Each of these distinctions refers to a particular set of concerns and areas of inquiry, and is supported by different doctrinal structures. In this way, even ostensibly neutral doctrines such as human rights, for instance, may be used for these purposes, to bring about transformations in the internal polities of a state. The ramifications of this scholarship are still being developed. Recent scholarship thus focused on questions of how colonial relations and structures of thought continue to operate in an ostensibly neutral setting. Further, jurists, principally from the non-European world, have continued their efforts to incorporate legal principles from very rich traditions of jurisprudence into the system of international law.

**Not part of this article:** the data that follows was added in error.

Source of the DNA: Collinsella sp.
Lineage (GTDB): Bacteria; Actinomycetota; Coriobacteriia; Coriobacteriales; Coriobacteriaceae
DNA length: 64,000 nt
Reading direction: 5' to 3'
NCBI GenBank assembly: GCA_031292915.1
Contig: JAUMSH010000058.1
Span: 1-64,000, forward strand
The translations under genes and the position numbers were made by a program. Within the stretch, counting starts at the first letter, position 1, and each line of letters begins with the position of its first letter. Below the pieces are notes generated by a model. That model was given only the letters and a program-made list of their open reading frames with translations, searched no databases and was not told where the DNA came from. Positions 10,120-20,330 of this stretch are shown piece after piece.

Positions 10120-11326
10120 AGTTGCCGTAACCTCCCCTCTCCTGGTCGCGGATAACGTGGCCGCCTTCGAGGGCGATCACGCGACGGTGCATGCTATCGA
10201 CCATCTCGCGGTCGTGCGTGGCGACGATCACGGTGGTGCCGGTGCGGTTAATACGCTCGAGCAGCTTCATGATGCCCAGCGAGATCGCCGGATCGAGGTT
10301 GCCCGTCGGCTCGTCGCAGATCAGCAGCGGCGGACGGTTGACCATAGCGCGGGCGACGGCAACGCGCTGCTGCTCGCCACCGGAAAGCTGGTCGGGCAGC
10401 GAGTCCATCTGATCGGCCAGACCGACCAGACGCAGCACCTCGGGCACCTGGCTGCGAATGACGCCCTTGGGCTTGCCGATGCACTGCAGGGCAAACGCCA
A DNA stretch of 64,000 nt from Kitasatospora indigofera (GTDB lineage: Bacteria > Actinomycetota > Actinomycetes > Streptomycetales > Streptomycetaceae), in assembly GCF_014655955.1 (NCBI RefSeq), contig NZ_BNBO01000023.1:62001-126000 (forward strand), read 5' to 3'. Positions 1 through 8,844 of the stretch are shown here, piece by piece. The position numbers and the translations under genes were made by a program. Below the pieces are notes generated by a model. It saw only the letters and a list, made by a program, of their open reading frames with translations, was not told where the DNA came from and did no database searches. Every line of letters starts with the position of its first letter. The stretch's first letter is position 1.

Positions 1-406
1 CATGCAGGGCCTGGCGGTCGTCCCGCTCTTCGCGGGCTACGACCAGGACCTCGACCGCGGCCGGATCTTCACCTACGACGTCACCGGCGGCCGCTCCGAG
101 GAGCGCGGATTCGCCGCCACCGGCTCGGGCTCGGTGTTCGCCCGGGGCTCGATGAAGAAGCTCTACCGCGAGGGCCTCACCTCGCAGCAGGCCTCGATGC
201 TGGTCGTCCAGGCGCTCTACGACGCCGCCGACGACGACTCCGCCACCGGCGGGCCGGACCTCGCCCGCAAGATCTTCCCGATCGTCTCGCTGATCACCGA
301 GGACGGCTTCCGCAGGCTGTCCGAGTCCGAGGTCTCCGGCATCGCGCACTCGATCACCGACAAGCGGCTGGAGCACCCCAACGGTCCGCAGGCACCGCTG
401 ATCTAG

The war against terrorism launched by the United States, with its avowed attempt to transform the Middle East and its willingness to use preemptive force for the purposes of doing so, resemble in many ways a much earlier version of the civilizing mission. The question arises: How can international law respond to these challenges? The major issue remains whether international law has ever successfully rid itself of its imperial dimensions and whether or not it is possible to create a nonimperial international law.
see also Law, Colonial Systems of.